27 November 2019

Accessing the Dark Web may be legal, but users may expose themselves to online crime such as cryptocurrency theft

The Dark Web is no longer being used by just hackers and drug peddlers. It is increasingly drawing in people from other walks of life — even in Singapore.

In September, a 47-year-old man here was sentenced to five years’ jail, for plotting to murder his former lover’s boyfriend by hiring a hitman on the Dark Web. And The New Paper reported in the same month that three other people in Singapore have been allegedly targeted through websites on the Dark Web that offer assassins for hire, with one of them believed to be a student at a school in Punggol.

While such transactions on the Dark Web are not allowed here in Singapore, accessing the Dark Web — which is a special part of the Internet that peddles illegal products and services — is not illegal.

Anyone with an Internet connection can access it, through the use of The Onion Router, or tor, which is an open-source Internet browser that anonymises its users. Tor encrypts users’ network traffic by routing it through several randomly selected relay nodes all over the world. Originally intended to make sure whistle-blowers stay safe and untraceable, this browser is free to download and anyone with Internet access can install it.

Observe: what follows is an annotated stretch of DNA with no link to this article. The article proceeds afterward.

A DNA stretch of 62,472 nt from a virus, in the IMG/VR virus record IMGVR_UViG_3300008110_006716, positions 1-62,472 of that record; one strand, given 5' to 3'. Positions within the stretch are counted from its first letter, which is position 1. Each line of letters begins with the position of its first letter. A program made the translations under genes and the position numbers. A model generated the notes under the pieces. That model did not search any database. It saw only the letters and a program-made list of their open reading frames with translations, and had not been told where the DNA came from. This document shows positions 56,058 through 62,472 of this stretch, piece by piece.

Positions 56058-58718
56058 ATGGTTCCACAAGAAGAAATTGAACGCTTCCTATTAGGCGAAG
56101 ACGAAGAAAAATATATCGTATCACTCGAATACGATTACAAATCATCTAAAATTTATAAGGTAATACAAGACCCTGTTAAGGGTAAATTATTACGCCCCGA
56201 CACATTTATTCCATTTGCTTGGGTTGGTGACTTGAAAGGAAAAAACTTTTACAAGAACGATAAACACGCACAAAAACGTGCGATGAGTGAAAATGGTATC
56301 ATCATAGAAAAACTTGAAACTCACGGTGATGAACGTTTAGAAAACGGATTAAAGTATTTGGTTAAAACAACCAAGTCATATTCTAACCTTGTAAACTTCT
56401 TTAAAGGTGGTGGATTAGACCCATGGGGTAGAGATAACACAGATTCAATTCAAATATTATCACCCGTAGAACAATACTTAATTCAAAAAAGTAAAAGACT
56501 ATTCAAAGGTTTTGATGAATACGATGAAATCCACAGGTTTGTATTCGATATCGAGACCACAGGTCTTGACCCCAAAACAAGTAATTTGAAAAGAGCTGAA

The main reason such browsers are used is because they offer users a substantial level of anonymity while surfing the Web, not revealing who the user is who visited the site, and it makes it hard, for example, for government bodies or Internet service providers to know who is a website visitor.

Shawn Tay

Shawn Tay

Senior Threat Intelligence analyst of Group-IB

The article is available at The Straits Times

Group-IB is one of the leading providers of solutions aimed at detection and prevention of cyberattacks, online fraud, and IP protection. Group-IB Threat Intelligence & Attribution system was named one of the best in class by Gartner, Forrester, and IDC.

Group-IB’s technological leadership is built on the company’s 17 years of experience in cybercrime investigations worldwide and 65,000 hours of incident response accumulated in our leading forensic laboratory and 24/7 CERT-GIB.

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